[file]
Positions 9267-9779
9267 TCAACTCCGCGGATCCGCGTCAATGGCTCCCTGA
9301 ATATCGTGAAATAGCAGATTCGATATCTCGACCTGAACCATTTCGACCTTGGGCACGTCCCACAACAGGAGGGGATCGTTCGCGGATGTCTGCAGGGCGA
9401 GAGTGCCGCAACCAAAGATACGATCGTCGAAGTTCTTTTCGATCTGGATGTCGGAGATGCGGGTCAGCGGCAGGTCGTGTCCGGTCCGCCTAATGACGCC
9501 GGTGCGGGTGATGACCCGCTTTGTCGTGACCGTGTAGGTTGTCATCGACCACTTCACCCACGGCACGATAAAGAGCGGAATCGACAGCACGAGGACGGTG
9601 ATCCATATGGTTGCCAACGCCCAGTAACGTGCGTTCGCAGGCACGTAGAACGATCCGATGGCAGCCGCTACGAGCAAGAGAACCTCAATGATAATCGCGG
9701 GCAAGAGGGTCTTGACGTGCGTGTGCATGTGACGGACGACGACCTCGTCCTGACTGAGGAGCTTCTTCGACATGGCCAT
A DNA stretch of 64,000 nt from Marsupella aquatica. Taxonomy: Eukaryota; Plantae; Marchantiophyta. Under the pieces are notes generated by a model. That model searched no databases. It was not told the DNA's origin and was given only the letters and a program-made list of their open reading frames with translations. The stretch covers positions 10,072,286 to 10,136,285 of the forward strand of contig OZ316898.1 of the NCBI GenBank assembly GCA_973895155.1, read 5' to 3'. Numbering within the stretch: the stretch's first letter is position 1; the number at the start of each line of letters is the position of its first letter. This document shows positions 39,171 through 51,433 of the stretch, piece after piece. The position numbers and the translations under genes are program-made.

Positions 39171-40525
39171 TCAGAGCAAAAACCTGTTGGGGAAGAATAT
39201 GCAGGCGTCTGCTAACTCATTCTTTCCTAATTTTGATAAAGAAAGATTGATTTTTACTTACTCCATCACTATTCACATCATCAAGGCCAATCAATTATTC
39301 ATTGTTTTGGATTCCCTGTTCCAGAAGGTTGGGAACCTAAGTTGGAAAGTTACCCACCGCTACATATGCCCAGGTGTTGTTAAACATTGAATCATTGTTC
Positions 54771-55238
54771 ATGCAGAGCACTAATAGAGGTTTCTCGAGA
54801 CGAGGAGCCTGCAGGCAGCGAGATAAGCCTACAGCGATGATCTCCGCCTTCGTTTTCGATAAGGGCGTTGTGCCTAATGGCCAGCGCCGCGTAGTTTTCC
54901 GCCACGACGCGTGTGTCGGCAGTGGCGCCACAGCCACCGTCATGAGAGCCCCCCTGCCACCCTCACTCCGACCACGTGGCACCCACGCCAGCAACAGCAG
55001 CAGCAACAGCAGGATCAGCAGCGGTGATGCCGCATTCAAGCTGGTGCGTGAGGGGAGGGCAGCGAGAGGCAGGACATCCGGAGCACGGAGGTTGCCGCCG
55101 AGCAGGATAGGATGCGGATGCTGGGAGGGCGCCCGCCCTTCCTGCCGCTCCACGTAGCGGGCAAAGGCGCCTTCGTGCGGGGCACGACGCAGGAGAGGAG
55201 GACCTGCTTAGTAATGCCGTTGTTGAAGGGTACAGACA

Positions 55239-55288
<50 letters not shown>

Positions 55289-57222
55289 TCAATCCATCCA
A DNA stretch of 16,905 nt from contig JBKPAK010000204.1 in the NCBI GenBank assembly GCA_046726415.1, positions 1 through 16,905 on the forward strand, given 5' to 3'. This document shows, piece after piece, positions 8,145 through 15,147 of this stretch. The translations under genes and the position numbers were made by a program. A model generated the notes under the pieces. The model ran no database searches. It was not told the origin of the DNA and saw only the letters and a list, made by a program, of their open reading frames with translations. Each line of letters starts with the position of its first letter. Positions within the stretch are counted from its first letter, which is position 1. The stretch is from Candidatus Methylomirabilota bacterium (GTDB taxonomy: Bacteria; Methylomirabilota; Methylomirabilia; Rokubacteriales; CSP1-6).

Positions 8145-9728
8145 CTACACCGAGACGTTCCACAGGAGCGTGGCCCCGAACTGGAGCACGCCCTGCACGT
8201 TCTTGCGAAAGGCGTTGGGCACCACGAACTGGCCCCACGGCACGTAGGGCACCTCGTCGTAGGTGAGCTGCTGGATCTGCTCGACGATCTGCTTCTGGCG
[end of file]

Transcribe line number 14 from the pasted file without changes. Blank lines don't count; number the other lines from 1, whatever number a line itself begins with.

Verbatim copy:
54771 ATGCAGAGCACTAATAGAGGTTTCTCGAGA